damaging to the WTO itself.

All of this was played out on the background of the "war against 
terrorism", where the US has identified 64 potential targets, and is openly 
talking about replacing governments in Afghanistan and Iraq with ones to 
its liking.

The linkages made by Bush at the United Nations, and by the US trade 
representative at Doha between the threat of terrorism and the "success" of 
the WTO were thinly veiled threats to countries wishing to take a stand 
against the US.

As Chakravarthi Raghavan, chief editor of the South-North Development 
Monitor (SUNS) pointed out: "The new round, and the rules to be 
negotiated added on to the injustice, will create much social and other 
unrest everywhere... and that will sew seeds for terrorism".

Together with the bullying went thinly veiled blackmail. For example, when 
the European Union Trade Commissioner Pascal Lamy promised E50 million to 
the African, Caribbean and Pacific countries in a language that suggested 
that it was conditional on these countries agreeing to a new round, he was 
met with jeering and hissing from several delegates, making it clear they 
were not for sale.

One delegate afterwards queried, "How long are they going to lure us with 
money, to chain us to conditions we cannot find acceptable?"

Cuba strongly opposed the launching of a new round of trade negotiations.

"Third World countries must strengthen our unity and solidarity around the 
defence of our rights and interests, our economies, our hopes of 
development for all", said Ricardo Cabrisas Ruiz, the Minister speaking on 
behalf of the Cuban Government.

"The industrialised countries must understand that without the development 
of today's underdeveloped countries, the very well-being of the former will 
be jeopardised in the short or the medium term. The time has come for all 
of us to work together to avoid a catastrophe that is coming upon us, and 
whose consequences cannot be predicted."

The Cuban Minister pointed out that a new round of negotiations "... would 
in fact convert [the WTO] into a forum that is increasingly unjust and 
indifferent to the needs and concerns of its poorest members."

He put forward a number of proposals, including: the total cancellation of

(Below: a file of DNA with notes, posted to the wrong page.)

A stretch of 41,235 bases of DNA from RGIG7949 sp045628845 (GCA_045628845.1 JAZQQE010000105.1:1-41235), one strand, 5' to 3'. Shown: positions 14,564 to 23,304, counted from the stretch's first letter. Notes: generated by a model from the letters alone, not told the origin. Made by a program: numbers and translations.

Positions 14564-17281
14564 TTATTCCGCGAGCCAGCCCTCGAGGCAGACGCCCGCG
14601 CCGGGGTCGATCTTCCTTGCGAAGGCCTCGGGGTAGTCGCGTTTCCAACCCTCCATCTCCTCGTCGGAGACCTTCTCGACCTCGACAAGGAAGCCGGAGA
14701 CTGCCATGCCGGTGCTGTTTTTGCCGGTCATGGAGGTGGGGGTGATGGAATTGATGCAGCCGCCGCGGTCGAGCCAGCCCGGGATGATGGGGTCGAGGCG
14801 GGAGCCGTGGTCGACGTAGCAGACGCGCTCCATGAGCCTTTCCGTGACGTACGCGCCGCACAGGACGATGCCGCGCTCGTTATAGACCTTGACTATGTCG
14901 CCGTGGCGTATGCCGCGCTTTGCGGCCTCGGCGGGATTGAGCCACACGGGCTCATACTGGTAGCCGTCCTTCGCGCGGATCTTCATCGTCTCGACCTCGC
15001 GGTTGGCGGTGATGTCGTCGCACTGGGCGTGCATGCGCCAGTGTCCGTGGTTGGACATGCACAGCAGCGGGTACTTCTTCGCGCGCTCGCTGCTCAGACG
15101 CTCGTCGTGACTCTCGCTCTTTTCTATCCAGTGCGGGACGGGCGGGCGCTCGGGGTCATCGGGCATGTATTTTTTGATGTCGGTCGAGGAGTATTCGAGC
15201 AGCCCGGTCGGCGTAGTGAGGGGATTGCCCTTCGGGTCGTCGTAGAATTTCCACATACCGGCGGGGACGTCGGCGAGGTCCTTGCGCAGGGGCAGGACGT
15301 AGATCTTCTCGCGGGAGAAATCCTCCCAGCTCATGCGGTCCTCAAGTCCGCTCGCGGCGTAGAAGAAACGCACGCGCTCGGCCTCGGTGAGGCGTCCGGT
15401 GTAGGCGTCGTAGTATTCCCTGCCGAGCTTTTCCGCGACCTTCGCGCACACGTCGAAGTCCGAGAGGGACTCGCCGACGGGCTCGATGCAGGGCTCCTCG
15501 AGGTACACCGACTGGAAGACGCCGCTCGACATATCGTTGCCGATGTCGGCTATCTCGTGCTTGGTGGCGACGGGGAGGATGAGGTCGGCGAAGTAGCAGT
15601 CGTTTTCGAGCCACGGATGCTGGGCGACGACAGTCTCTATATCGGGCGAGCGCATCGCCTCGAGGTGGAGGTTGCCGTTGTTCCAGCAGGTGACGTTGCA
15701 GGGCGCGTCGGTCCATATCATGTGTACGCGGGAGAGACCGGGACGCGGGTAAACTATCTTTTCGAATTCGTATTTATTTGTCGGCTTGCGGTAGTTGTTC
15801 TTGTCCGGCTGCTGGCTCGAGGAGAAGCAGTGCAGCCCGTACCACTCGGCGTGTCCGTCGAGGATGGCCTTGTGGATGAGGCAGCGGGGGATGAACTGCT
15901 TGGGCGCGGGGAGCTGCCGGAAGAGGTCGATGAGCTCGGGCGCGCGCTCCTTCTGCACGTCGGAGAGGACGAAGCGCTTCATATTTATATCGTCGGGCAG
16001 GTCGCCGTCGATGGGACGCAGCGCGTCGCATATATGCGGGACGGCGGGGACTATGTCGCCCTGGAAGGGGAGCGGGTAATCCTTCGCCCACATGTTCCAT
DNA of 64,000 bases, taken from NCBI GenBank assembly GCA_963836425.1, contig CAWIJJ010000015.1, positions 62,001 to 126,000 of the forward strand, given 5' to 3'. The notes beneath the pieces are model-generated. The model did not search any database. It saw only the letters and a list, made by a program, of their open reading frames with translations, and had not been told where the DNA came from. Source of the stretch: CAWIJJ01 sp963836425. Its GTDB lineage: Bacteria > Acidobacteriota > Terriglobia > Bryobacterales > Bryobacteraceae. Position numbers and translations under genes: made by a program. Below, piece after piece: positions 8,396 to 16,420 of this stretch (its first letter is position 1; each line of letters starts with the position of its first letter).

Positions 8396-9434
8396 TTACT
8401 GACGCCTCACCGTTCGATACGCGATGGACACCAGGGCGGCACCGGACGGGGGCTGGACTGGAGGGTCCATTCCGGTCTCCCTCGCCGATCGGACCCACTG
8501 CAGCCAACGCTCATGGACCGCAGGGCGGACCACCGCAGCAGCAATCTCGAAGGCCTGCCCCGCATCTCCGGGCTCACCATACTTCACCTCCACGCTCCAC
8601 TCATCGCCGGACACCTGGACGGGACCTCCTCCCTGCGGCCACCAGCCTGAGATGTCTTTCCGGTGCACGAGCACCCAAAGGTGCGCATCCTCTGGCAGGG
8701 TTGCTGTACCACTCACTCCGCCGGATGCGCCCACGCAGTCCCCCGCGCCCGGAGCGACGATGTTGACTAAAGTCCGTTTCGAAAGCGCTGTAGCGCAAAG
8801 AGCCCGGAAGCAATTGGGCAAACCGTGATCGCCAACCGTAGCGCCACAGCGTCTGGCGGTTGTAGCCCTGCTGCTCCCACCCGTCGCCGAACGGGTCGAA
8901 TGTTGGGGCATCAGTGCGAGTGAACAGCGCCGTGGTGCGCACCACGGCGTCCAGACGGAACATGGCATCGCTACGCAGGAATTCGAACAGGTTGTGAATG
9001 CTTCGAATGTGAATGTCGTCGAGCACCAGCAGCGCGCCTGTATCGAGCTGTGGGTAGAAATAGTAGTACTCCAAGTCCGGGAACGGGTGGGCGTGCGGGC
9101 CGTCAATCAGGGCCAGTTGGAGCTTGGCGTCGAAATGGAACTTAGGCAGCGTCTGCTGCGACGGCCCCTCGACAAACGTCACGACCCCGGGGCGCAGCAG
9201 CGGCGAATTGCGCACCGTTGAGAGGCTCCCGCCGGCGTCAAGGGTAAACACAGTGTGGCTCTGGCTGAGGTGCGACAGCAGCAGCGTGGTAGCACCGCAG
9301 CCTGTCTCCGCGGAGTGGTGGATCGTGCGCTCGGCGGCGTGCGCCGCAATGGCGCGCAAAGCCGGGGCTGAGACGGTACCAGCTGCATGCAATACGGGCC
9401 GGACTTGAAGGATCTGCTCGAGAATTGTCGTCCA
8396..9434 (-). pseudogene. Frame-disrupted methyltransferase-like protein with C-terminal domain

the official bilateral and multilateral debt of all underdeveloped 
countries; the cancellation of private debt of countries with a GDP per 
capita of less than $2000, a 50 percent reduction for countries with a GDP 
per capita of US$2,000  $6000; and the establishment of a fund to provide 
compensation to debtor countries for the profound economic and social 
imbalances resulting from the policies they have been forced to implement 
to manage their debts.

The resources for such a fund could be obtained, for example, from the 
US$350 billion that OECD countries spend annually on agricultural 
subsidies. But even this amount would still be insufficient.

Positive features

One of the positive features of this conference was the growing unity 
between the poor countries.

In the lead-up to the meeting a number of groupings such as the African 
Group, the African-Caribbean-Pacific Group, the Least Developed Countries 
Group, who and developed common positions on major issues.

At the next Ministerial Meeting due in 2003 the developing countries should 
be in a far stronger position to stand up for their rights.

Not only will they have had the experience of this meeting, but China will 
also be there bringing about some change in the balance of forces.

China, the largest of the developing countries, sees one of its roles as 
helping other developing countries.

At the end of the Doha meeting, the Director General Michael Moore thanked 
delegates for "saving the WTO" but the conduct of Moore and the standover 
tactics of the developed countries may well have sown the seeds for the 
demise of their domination of the WTO.

The Third World countries, which are the overwhelming majority, demand that 
the WTO implement agreements already entered into and attend to the needs 
of the developing countries whose people are now experiencing poverty, mass 
unemployment, endless discrimination, ill-health and lack of educational 
opportunities  all imposed on them by the rich countries and, in 
particular, the big corporations.

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This article concludes this WTO series.